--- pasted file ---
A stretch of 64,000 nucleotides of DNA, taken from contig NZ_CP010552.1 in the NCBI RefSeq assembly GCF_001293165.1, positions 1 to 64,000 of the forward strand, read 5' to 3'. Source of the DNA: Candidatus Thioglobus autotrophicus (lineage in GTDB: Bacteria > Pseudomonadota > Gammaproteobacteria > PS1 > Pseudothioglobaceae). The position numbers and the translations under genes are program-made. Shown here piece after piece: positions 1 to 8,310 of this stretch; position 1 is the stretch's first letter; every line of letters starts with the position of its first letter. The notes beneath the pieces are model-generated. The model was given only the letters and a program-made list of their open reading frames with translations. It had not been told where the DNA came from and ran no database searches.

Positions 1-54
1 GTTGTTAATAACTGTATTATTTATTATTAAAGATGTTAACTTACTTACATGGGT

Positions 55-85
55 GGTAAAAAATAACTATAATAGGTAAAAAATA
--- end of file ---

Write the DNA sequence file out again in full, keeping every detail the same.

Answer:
A stretch of 64,000 nucleotides of DNA, taken from contig NZ_CP010552.1 in the NCBI RefSeq assembly GCF_001293165.1, positions 1 to 64,000 of the forward strand, read 5' to 3'. Source of the DNA: Candidatus Thioglobus autotrophicus (lineage in GTDB: Bacteria > Pseudomonadota > Gammaproteobacteria > PS1 > Pseudothioglobaceae). The position numbers and the translations under genes are program-made. Shown here piece after piece: positions 1 to 8,310 of this stretch; position 1 is the stretch's first letter; every line of letters starts with the position of its first letter. The notes beneath the pieces are model-generated. The model was given only the letters and a program-made list of their open reading frames with translations. It had not been told where the DNA came from and ran no database searches.

Positions 1-54
1 GTTGTTAATAACTGTATTATTTATTATTAAAGATGTTAACTTACTTACATGGGT

Positions 55-85
55 GGTAAAAAATAACTATAATAGGTAAAAAATA